bearing messages from Henry to the cardinals. On 9 March 1469 he became English prior of the order of St. John, though a Lancastrian, and took an oath of fealty to Edward IV on 18 Nov. He joined, however, in Warwick's rebellion of 1470, and on 20 Oct. swore fealty to Henry VI, and was appointed lord treasurer. On 16 Feb. 1470–1 he was sent into France to bring back Queen Margaret and Prince Edward, and landed with them at Weymouth on 14 April. At the battle of Tewkesbury he, with Lord Wenlock, had charge of the young prince, and after the battle took sanctuary in the abbey church with the Duke of Somerset and others. Edward promised them on 4 May a free pardon, but two days afterwards they were all tried and beheaded.
[Dugdale's Monasticon, vi. 799; Paston Letters, ed. Gairdner, iii. 9; Rymer's Fœdera, vol. xi. passim; Polydore Vergil's Hist. of Engl., ed. Ellis (Camd. Soc.), p. 148, Warkworth's Chron. (Camd. Soc.); Chron. of Rebellion in Lincolnshire (Camd. Misc.), i. 8, 23; Oman's Warwick (Engl. Men of Action); Gairdner's Richard III, pp. 16, 17.]
LONGSWORD. [See Longespée.]
LONGUEVILLE, WILLIAM (1639–1721), friend of the poet Samuel Butler [q. v.], was the only son of Sir Thomas Longueville, knight, of Bradwell Abbey, Buckinghamshire, by his wife Anne, second daughter and coheiress of Sir William Ashcombe of Alvescott, Oxfordshire. The father, a reckless cavalier, spent his substance, and at last fell on his son for support. William was entered as a student of the Inner Temple in November 1654, when, through the sale of the paternal estate, he was described as of Alvescott; and on 25 July 1655 he matriculated at Christ Church, Oxford. At the university he did not keep his terms, and on 28 Sept. 1663 he was created M.A. in special congregation. In 1660 he was called to the bar at the Inner Temple, becoming in turn bencher of his inn (1677), autumn reader (1682), Lent reader (1685), and treasurer (1695). With the aid of a ‘good-natured six-clerk’ who took him up he filled the post of a six-clerk in chancery from 1660 to 1678. By this means he laid the foundation of a fine estate and revived the fortunes of his family, which were still further augmented by the great wealth he gained through his pre-eminence in conveyancing. He died on 21 March 1720–1, aged 82, and was buried on 30 March in the aisle at the north-east end of Edward the Confessor's Chapel, Westminster Abbey. His wife was Elizabeth, third daughter and coheiress of Sir Thomas Peyton, second baronet of Knowlton, Kent. She died 21 Jan. 1715–16, aged 69, and was buried in the north aisle within the tombs of Westminster Abbey. The burial of their son Charles and the marriage of their daughter Elizabeth are entered in Chester's ‘Registers of Westminster Abbey,’ pp. 40, 379. The names of their other children are given in Lipscomb's ‘Buckinghamshire,’ iv. 415.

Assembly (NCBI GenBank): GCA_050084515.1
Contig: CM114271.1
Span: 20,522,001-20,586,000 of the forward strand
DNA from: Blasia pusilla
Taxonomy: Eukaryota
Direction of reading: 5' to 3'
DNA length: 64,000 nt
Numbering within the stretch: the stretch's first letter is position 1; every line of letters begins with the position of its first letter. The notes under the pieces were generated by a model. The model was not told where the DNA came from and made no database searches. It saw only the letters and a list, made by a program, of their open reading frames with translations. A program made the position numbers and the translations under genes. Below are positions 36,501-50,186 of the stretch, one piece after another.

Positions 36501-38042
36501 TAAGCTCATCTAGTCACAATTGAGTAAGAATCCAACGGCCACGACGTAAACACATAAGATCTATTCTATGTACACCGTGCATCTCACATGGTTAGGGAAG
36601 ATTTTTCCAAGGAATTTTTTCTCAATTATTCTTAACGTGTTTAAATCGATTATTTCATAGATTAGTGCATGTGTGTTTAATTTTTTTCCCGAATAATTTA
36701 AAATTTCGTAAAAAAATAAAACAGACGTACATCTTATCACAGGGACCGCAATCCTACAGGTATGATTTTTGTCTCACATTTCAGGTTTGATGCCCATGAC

Longueville was a friend of the Norths, and ranked among Lord-keeper Guilford's ‘much esteemed friends and companions. His discourse was fluent, witty, literate, copious, and instructive;’ he had the best Latin sentences at his tongue's end, but some critics thought that he talked too much. Such is the account of Roger North, who seems to have obtained his assistance on points of legal difficulty. Farquhar was indebted to him for part of his ‘Twin Rivals’ (Works, 1760, vol. ii.). Longueville lived on the east side of Bow Street, Covent Garden, and in his house Samuel Butler was often relieved. He was anxious that the poet's remains should be laid in Westminster Abbey, but as he could not find sufficient friends to bear a share of the expense, they were buried ‘with the greatest privacy, but at the same time very decently,’ at his own cost, in the churchyard of St. Paul, Covent Garden. The literary remains of Butler, which passed into his hands, are in the British Museum Addit. MS. 32625, and selections from them were published, with notes by R. Thyer, in two volumes in 1759. Numerous letters from Longueville are in the ‘Hatton Papers’ (Addit. MSS. 29555–86), and many, ranging from 1676 to 1688, are printed in the ‘Hatton Correspondence’ (Camden Soc. 1878). They show tory politics.
[Chester's Reg. of Westm. Abbey, pp. 285, 303; Foster's Alumni Oxon.; Students of Inner Temple, p. 353; Masters of Bench of Inner Temple, p. 48; Wheatley and Cunningham's London, i. 229; Lives of the Norths, ed. 1826, ii. 188–90; North's Autobiog. ed. 1887, pp. 237–9.]
LONGWORTH, MARIA THERESA (1832?–1881), authoress, and plaintiff in the Yelverton case, born at Cheetwood, near Manchester, about 1832, was youngest child of Thomas Longworth, silk manufacturer, whose business place, and at one time residence also, was in a large house at the corner of Quay Street and Longworth Street, Manchester. Her mother died when she was very young, and she was educated at an Ursuline convent school in France. On her return to her father's house at Smedley disagreements with him on religious subjects arose, and she spent much of her time with a married sister in France, or on visits to friends. In the sum-